For more take-downs, see here, here, and here.

I Read the Texas Republican Party Platform So You Wouldn't Have To

26 thoughts on “I Read the Texas Republican Party Platform So You Wouldn't Have To

  1. 3

    So…Texas Republicans, among other things, want a bunch of lizards to die off? I also don’t know the context, but that alone sounds kind of skeptical and almost meme-ish. “Kill ALL the lizards!” Also none of this makes me want to move to Texas.

  2. 4

    If i were in the Texas Democratic Party committee, I would start an immediate campaign called: Moments in American History.

    Cue in the “I have a dream” speech, and using a voice with gravitas describe the voter rights acs law as a time where we allowed all people to be equal under the law [here we have multiracial crowd–but still predominantly waspy– appearing in the screen, looking up toward the future, as the flag waves in the background] only to have a scratched record sound to come in. The republican party opposes it; resolution 3.14, Texas republican party platform 2012.

    Repeat with all the most obvious and non-controversial ones. Endangered species act, Employment non-discrimination act, no fault divorce-law, corporal discipline, vaccines, and minimum wage law (add here actual quote of Walmart supporting minimum wages for good effect).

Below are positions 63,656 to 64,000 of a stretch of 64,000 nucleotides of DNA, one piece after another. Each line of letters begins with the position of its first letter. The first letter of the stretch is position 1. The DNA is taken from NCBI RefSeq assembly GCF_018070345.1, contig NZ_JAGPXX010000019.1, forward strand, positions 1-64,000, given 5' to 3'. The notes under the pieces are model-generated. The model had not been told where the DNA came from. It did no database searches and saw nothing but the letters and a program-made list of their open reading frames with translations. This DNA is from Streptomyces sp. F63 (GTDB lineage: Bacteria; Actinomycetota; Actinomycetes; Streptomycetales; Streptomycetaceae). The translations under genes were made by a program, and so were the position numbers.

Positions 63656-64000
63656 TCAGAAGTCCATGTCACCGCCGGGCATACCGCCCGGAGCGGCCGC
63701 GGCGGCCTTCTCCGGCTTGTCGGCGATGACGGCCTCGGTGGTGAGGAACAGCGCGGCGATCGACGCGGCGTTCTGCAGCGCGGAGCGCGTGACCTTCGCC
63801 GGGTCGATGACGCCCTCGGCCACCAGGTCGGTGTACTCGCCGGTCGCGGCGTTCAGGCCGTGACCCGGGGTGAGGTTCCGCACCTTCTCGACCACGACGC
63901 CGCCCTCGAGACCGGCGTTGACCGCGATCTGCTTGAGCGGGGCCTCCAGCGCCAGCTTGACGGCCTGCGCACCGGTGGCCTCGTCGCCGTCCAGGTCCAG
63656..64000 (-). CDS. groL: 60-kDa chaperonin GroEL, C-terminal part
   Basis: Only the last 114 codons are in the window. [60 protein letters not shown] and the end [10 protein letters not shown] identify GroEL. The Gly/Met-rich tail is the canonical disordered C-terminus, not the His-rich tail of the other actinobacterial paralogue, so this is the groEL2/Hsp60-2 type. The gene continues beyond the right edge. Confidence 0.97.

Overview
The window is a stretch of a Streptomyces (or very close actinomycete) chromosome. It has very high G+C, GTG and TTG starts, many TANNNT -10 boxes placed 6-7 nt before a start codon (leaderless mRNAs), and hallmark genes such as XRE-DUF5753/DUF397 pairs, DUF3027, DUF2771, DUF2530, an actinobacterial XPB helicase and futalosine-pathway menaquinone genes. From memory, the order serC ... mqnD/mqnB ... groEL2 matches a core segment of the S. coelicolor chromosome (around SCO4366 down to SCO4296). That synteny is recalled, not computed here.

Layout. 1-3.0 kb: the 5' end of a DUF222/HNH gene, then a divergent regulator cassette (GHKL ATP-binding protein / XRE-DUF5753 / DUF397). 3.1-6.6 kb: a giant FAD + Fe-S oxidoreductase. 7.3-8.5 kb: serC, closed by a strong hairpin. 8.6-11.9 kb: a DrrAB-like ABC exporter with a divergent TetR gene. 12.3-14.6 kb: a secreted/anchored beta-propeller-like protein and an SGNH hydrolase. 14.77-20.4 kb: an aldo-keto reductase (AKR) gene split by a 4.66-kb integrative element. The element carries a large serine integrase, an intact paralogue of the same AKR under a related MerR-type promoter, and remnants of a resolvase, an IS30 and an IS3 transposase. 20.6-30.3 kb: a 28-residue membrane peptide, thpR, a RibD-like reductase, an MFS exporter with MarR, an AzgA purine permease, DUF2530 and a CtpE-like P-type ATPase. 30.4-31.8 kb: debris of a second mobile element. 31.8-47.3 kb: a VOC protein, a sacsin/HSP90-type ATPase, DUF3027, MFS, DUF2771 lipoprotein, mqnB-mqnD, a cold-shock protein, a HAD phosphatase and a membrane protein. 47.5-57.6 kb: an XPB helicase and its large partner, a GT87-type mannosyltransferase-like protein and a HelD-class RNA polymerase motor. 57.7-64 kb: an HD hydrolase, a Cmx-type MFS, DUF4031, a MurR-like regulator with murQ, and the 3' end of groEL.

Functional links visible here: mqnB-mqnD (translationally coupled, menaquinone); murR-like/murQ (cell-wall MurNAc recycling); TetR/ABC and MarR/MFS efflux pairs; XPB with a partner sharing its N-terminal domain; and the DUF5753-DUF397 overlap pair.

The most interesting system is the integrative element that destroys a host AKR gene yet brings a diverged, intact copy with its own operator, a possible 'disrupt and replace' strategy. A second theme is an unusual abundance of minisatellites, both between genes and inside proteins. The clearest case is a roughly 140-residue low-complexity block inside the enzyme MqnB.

1. I hear you, but if Reagan could win historically democratic states during the 1984 election, surely the democratic party can steal away a historically republican state after a blunder of this magnitude.

        1. Well, from what I’ve read, this isn’t that much worse than their 2010 platform (they do a new one every two years). Texas voters apparently support this.

          1. Interesting. Perhaps they support the soundbite, but not the actual policy. Have you seen the video where they ask anti-abortion protesters if they would be willing to put a woman in prison or give her the dead penalty since “abortion is murder”? The anti-abortion activists are all surprised about the consequences and hum and haw about it.

            Show them the American Eagle. Tell them it was on the verge of extinction in the continental USA but it was saved be the Endangered Species Act. Then say that the republican party is against the legislation that saved this uniquely American symbol.

            Don’t make the common mistake by democrats of conceding the argument before they even engage on it. Democratic conventional wisdom would have said that the Rev. Wright scandal was irreparable, yet all it took was a single well composed speech from Obama for people to say: we get it, don’t worry about it.

  3. 5

    I’m offended by the government’s intrusion into bedrooms and the Republicans’ general contempt for the reproductive rights of women. The assault on critical thinking and the demand for child corporal punishment are scary too.
    But, the libertarian in me likes some of the stuff they’ve proposed like removing the minimum wage law and allowing people to hire and fire whomever they want. I think it is horrible to discriminate based on race or gender or anything except productivity, but it’s far worse to use the guns of government (Remember, all government actions are supported by the threat of violence.) to force people to hire and fire according to political correctness. I’m Indian, and I guess that might make some people not want to hire me, but I can’t imagine forcing them to hire me. That’s worse IMO.